Figure 2.Implied Probability of a Sudden Stop for Selected EM Countries: 1994-2007

Note: Solid and broken lines refer to the probability of a sudden stop implied by actual reserves and augmented reserves with a 3 percent of GDP adjustment in the current account, respectively.

More interesting is the tendency to rise noticeably in the run-up to a crisis. For instance, it increases by 16 percentage points in 2001 for Turkey, 9 percentage points in 2001 for Argentina, 7 percentage in 1997 for Korea (starting from an already high level), and 5 percentage points in 1998 for Brazil. For Thailand, the implied probability of a sudden stop actually falls in 1997 but still remains at 30 percent. These results suggest that the model might have some predictive power with regard to financial crises or sudden stops.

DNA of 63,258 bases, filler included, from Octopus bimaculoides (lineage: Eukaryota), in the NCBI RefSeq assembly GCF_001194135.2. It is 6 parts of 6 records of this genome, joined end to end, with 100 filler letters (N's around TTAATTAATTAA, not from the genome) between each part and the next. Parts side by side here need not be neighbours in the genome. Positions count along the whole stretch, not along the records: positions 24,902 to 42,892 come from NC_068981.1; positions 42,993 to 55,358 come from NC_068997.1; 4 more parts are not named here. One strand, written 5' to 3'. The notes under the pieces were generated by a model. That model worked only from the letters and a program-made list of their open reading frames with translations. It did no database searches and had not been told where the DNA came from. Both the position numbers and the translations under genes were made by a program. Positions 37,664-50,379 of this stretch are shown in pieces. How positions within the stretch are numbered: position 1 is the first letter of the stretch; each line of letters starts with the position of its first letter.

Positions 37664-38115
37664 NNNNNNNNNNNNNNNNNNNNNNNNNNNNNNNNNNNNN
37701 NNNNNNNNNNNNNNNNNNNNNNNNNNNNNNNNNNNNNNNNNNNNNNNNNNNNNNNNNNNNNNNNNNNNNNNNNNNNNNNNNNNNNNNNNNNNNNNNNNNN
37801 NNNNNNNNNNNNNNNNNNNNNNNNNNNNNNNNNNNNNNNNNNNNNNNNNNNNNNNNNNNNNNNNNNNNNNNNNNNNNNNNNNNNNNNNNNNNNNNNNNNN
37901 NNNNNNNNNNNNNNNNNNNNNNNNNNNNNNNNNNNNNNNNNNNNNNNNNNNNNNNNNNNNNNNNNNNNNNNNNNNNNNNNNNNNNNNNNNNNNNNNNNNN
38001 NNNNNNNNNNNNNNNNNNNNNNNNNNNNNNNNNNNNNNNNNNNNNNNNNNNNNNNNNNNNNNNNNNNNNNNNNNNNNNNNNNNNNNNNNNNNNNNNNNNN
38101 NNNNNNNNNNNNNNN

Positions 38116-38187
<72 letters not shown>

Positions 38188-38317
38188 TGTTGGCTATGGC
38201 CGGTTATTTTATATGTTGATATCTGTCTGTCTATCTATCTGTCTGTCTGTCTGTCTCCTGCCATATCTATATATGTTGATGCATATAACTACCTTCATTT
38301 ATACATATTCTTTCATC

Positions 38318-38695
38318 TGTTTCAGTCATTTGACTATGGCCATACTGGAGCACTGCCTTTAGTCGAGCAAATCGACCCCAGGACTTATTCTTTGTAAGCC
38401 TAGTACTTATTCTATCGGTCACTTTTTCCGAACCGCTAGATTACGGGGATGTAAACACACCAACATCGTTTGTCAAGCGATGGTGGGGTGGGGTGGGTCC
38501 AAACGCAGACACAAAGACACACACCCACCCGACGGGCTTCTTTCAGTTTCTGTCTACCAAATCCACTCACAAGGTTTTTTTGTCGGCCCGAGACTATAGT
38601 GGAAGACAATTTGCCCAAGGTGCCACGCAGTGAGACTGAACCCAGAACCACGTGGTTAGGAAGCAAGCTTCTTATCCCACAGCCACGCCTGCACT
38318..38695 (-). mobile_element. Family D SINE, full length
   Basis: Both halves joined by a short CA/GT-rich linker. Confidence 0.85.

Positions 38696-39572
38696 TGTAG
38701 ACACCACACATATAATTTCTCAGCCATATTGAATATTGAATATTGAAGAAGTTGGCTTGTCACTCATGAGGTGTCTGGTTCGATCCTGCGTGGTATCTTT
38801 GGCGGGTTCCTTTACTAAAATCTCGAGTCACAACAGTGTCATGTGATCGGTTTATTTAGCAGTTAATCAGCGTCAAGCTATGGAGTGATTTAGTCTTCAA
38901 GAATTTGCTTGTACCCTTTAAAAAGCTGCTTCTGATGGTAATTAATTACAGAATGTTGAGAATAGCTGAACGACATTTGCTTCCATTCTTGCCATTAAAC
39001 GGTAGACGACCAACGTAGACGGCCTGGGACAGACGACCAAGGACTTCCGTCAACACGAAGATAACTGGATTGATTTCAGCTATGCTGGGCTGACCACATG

One disturbing feature of the calibrated probabilities of a sudden stop is that for several countries they seem too high to be easily reconciled with actual frequency of sudden stops observed from data, particularly during the first half of the sample. For instance, assuming temporal independence of the calibrated probabilities, the probability of no sudden stop for Argentina and Turkey between 1994 and 2000 is less than 12 percent and 7 percent, respectively. The model’s extreme assumptions are clearly one suspect for too high probabilities. Another suspect would be found from the possibility that key parameters of the model do poor job in the calibration. For example, if θ is trending upward or subject to positive structural breaks, its calibrated mean and standard deviation (μ^ and σ^) by using 10-year moving averages and standard deviations would likely overstate the uncertainty faced by private creditors and thus unduly raise the implied probability of a sudden stop.